Most mothers produce more than enough milk for their baby. If your infant has latched on to your breast correctly and is allowed to nurse as often and as long as he wishes, then your breast will be stimulated to produce the hormones necessary to make milk. In rare cases, either because of trouble with latching or a maternal health problem, enough milk isn't made. If your baby isn't wetting at least six diapers over 24 hours and pooping regularly, if he seems fussy after feeding or your breasts don't seem full, call your health care provider.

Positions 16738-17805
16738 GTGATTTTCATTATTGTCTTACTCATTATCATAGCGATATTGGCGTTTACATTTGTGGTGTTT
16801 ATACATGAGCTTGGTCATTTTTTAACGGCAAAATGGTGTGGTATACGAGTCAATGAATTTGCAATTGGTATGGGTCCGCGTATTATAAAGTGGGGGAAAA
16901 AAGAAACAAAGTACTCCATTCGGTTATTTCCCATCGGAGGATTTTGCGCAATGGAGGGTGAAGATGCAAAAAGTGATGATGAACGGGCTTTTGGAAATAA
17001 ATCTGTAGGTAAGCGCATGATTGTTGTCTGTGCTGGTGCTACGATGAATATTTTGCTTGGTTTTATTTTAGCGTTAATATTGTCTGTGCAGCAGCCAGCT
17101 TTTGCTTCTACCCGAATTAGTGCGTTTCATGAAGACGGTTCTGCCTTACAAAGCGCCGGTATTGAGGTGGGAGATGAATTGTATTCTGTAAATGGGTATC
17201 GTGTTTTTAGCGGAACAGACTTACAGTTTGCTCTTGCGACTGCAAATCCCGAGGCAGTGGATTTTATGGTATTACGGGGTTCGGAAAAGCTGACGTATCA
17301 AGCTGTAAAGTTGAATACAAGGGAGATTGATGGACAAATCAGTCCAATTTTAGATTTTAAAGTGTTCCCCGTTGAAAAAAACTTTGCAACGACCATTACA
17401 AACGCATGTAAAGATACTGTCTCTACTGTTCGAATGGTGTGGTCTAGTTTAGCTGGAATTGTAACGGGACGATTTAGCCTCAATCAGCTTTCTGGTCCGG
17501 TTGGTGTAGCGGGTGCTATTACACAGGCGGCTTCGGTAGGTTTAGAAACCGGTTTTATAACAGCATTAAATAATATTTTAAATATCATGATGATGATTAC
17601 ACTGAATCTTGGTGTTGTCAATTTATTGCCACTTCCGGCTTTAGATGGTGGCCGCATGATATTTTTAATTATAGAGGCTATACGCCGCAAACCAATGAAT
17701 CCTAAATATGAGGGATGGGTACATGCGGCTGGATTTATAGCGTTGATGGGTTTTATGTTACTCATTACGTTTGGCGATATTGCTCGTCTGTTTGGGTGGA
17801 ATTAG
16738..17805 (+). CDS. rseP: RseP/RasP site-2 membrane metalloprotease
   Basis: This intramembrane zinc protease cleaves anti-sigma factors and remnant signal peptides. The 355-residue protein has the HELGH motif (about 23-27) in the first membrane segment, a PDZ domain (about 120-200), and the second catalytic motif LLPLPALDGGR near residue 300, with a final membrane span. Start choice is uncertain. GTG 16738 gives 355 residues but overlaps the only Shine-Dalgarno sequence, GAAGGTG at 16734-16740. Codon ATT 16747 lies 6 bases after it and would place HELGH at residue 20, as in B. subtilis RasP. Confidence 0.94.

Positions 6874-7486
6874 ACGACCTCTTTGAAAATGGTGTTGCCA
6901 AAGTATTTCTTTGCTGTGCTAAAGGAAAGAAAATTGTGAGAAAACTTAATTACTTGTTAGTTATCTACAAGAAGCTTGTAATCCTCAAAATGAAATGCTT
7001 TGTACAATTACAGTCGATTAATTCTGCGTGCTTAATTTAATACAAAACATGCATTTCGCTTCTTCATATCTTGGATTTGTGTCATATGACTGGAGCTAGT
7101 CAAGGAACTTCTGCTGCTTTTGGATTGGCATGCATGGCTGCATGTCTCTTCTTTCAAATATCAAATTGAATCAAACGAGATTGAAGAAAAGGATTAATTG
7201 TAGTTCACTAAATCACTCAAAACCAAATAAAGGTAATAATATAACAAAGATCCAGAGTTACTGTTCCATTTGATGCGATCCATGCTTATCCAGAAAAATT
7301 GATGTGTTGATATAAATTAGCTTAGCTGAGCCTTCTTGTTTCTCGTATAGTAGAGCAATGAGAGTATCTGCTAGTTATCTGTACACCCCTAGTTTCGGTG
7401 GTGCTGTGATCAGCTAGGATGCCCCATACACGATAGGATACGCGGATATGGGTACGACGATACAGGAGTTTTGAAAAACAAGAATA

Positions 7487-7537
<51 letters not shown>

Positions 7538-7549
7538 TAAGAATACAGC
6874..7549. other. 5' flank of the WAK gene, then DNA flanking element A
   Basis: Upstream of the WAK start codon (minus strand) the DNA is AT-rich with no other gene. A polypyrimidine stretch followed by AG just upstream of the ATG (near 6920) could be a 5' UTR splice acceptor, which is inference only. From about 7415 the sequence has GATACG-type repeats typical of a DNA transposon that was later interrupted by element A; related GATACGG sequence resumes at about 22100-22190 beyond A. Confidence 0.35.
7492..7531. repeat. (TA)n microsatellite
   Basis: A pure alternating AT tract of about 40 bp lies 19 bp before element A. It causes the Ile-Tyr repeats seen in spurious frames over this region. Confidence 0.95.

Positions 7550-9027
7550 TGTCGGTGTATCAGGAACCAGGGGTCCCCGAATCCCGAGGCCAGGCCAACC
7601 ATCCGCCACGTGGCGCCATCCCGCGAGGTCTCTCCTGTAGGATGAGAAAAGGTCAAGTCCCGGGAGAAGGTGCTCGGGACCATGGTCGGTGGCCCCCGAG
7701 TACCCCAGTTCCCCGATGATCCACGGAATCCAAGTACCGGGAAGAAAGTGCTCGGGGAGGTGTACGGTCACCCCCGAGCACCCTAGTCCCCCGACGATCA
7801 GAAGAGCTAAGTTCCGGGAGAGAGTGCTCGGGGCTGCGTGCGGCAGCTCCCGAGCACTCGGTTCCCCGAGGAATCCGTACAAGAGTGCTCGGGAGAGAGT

You should only feel a tugging sensation if the baby is latched on to the breast correctly. Attention to positioning is vital to prevent soreness. There may be tenderness initially, but this is temporary. Putting breast milk on the nipple after nursing and alternating positions at the breast will help relieve the tenderness. If you begin to feel pain after the nursing has been going well, contact your health care provider.
No! Breast milk provides all of the water an infant needs.
Wash the breast area with plain water while bathing. The tiny glands on the areola secrete a fluid that keeps the skin of the nipple and areola intact and helps prevent infection. Mothers should not remove this by vigorous scrubbing with soap or creams and lotions. These products can mask or remove the scent of your body and breast milk, which the infant uses as a way to locate the breast.